Large amounts of laboratory data have been generated as part of environmental investigations, and particularly ground-water investigations conducted during the 1970s and 1980s. These data present a historical water-quality record at a facility by representing, in many cases, the baseline ground-water quality, and changes in water quality due to degradational processes and remedial activities.
Ground-water chemistry data collected during the 1970s and 1980s were often generated using laboratory quality assurance/quality control (QA/QC) procedures considered inadequate by today's standards. In addition, the documentation required to support the quality of the laboratory data may be unavailable. The absence of the supporting QA/QC documentation or the use of different QA/QC procedures than those used today should not be the basis for removal of the data from the facility's ground-water quality database. In a large number of cases, the historical data are “good data.” Historical water-quality data are useful and should be available for use in the design of ground-water monitoring programs, for the selection and design of remedial measures, and to monitor the effectiveness of past and anticipated future remedial activities.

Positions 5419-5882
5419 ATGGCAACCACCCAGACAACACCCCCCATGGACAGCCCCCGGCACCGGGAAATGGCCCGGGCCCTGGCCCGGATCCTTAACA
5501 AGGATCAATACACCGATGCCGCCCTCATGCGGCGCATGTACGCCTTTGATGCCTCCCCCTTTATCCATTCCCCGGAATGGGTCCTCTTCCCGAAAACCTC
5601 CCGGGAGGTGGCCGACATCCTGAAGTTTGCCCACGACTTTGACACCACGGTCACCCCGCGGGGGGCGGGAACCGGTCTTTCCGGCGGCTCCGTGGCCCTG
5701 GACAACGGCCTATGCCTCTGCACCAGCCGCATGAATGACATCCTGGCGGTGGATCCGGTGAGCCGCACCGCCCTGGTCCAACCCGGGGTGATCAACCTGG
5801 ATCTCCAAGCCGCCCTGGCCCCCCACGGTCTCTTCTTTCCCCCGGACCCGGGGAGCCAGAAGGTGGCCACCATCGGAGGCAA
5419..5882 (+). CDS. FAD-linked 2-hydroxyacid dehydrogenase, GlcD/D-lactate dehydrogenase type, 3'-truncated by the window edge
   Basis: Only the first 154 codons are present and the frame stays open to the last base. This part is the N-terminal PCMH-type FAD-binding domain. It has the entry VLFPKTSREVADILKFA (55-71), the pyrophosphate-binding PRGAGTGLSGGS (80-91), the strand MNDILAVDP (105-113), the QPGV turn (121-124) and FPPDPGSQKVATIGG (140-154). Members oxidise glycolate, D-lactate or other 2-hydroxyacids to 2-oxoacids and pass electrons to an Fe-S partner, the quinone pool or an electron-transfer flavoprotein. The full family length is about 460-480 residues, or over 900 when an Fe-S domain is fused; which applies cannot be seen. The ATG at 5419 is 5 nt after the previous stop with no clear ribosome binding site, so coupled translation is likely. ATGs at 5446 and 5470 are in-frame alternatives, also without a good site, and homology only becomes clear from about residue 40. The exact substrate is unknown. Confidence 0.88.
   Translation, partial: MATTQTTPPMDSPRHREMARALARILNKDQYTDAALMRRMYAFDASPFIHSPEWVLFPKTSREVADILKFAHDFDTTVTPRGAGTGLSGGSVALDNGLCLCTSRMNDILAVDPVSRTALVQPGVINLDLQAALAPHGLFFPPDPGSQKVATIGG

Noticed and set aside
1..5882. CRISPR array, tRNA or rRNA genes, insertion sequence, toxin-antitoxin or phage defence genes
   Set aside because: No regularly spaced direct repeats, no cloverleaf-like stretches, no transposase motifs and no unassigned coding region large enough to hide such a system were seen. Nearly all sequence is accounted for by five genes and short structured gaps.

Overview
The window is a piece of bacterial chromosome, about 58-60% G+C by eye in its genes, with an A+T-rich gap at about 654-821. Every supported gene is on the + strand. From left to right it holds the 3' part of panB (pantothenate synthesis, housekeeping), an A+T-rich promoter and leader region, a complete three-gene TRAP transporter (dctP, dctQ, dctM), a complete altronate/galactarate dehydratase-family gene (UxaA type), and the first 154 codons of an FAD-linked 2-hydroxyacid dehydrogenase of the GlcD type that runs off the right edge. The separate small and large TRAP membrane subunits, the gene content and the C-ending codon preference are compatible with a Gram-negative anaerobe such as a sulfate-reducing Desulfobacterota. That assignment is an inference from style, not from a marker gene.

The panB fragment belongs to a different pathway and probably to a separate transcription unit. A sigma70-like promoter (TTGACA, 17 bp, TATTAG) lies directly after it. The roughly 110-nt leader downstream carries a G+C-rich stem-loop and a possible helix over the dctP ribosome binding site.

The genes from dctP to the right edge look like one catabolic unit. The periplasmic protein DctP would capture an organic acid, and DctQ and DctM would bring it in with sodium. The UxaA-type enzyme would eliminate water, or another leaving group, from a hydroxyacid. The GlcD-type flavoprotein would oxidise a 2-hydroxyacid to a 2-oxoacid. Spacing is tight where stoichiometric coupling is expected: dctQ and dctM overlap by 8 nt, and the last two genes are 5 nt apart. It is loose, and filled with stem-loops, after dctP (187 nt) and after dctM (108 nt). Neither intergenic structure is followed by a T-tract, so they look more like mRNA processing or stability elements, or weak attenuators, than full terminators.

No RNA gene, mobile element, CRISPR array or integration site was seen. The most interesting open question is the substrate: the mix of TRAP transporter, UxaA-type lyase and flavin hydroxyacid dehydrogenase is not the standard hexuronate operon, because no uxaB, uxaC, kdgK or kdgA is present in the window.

This paper presents a series of techniques that, when used together, can demonstrate the usability of a historical water-quality database where laboratory QA/QC data are unavailable. This paper makes an important assumption that there is a difference between data usability and data validation. The assessment of the usability of a database is performed as a two-part exercise. The first step is to conduct a qualitative pattern recognition procedure and the second is to use more stringent statistical procedures to identify if the data are presenting a consistent description of the ground-water system. This data-usability technique has been successfully applied at a site in California. The results of this case study are also present in this paper.